Thursday, March 05, 2009

Sepinwall on TV: 'Ashes to Ashes' review

In today's column, I review "Ashes to Ashes," the sequel to the original British version of "Life on Mars." Despite finding the idea of a sequel kind of sketchy, I actually found myself enjoying it more than the original (and more than the American remake, which will wrap up in a few weeks). Not sure if it'll wind up in the regular blogging rotation (the original "Life on Mars" never really lent itself to weekly reviews), but I'll probably do a separate post for the premiere tomorrow Saturday night.

21 comments:

Dan said...

Hm. I'm kind of surprised you liked it. How many episodes did you watch?

For me, a big problem with ATA is that (with audiences and Alex armed with "the answer" to the mytharc, via LOM) it all feels a bit too... well, safe. There's no danger of hurting real people, changing history, etc. It all hangs on the thread of Alex surviving her apparent gunshot to the noggin and waking up.

So, it's just an excuse for some '80s fun in place of LOM's downbeat, grimy '70s setting. Superficially it's easier to be entertained by, I guess -- especially if you haven't seen LOM. But I find Gene/Alex less interesting than Gene/Sam.

Toby O'B said...

Does she call them figments? I remembered it as constructs. Oh well. I enjoyed the series, not as much as the original 'LoM', but any excuse to get Glenister back as Hunt was fine by me. And even though I've already seen it, I still plan to DVR it each week to visit her version of the 80s again.

El Marpla said...

she calls them figments and constructs

I am loving ATA, and it´s interesting how they could make a pretty different show with basically the same idea. The dynamics between the characters is very different from LoM

Alan Sepinwall said...

Hm. I'm kind of surprised you liked it. How many episodes did you watch?

I've seen the first four.

For me, a big problem with ATA is that (with audiences and Alex armed with "the answer" to the mytharc, via LOM) it all feels a bit too... well, safe. There's no danger of hurting real people, changing history, etc. It all hangs on the thread of Alex surviving her apparent gunshot to the noggin and waking up.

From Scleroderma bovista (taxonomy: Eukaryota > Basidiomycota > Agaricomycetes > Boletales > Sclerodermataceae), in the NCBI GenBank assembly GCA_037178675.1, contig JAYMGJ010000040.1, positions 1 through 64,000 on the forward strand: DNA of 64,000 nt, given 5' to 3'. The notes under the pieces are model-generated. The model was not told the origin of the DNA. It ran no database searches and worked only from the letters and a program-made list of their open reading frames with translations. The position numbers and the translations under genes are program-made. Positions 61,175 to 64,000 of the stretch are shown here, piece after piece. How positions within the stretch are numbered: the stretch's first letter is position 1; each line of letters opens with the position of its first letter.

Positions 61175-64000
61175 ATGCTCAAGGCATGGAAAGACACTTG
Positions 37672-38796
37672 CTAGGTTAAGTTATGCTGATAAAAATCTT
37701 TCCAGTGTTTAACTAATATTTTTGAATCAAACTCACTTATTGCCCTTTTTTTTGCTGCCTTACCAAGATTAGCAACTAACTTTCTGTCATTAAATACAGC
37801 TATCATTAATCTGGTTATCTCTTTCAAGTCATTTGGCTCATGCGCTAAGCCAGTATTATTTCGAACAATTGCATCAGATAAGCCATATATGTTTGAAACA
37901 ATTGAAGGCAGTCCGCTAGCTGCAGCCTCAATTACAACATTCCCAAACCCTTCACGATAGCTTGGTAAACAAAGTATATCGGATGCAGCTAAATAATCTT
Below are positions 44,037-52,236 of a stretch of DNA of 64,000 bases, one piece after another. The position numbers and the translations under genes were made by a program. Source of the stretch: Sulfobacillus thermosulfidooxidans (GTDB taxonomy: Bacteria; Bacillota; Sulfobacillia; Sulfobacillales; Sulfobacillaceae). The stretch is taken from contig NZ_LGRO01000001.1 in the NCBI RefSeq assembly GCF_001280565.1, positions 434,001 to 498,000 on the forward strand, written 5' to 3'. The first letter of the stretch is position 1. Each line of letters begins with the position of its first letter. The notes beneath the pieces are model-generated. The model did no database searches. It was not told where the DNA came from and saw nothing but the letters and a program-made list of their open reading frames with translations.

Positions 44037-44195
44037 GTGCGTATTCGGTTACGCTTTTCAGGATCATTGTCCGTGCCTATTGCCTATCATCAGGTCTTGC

But I don't know that we do know the answer. We know that something happened to Sam both times he almost died (or died), and we know that something similar is happening to Alex, but we still don't know exactly what, nor do we know if/how she gets back. The interactions she has with her parents in the episodes I've seen suggests that Alex can, in fact, change history, and so maybe this isn't just a coma fantasy.

Beyond that, I just found Alex a more appealing character than Sam, who once you got past the initial shock at the situation was kind of a pill.

Kathie said...

This show looks interesting, I already have it set up to record. It's on the BBC network, so it's British, and therefore different. I don't get British humor.........my husband says girls don't understand Monty Python.....we'll see..........

Alan Sepinwall said...

Note: I got the date wrong in two different ways in the column. "Ashes to Ashes" debuts Saturday night, not tonight and not tomorrow.

Norgard said...

The interactions she has with her parents in the episodes I've seen suggests that Alex can, in fact, change history, and so maybe this isn't just a coma fantasy.

Wasn't the same true of Sam? I believe in the second series premiere, Sam was -- in the real world -- attacked by Marc Warren's gangster character. In the fantasy world, Sam puts the guy into a psychiatric institution in the end, and then he learns that in the real world he was actually attacked by a mental patient. That seemed to imply that he did change the past.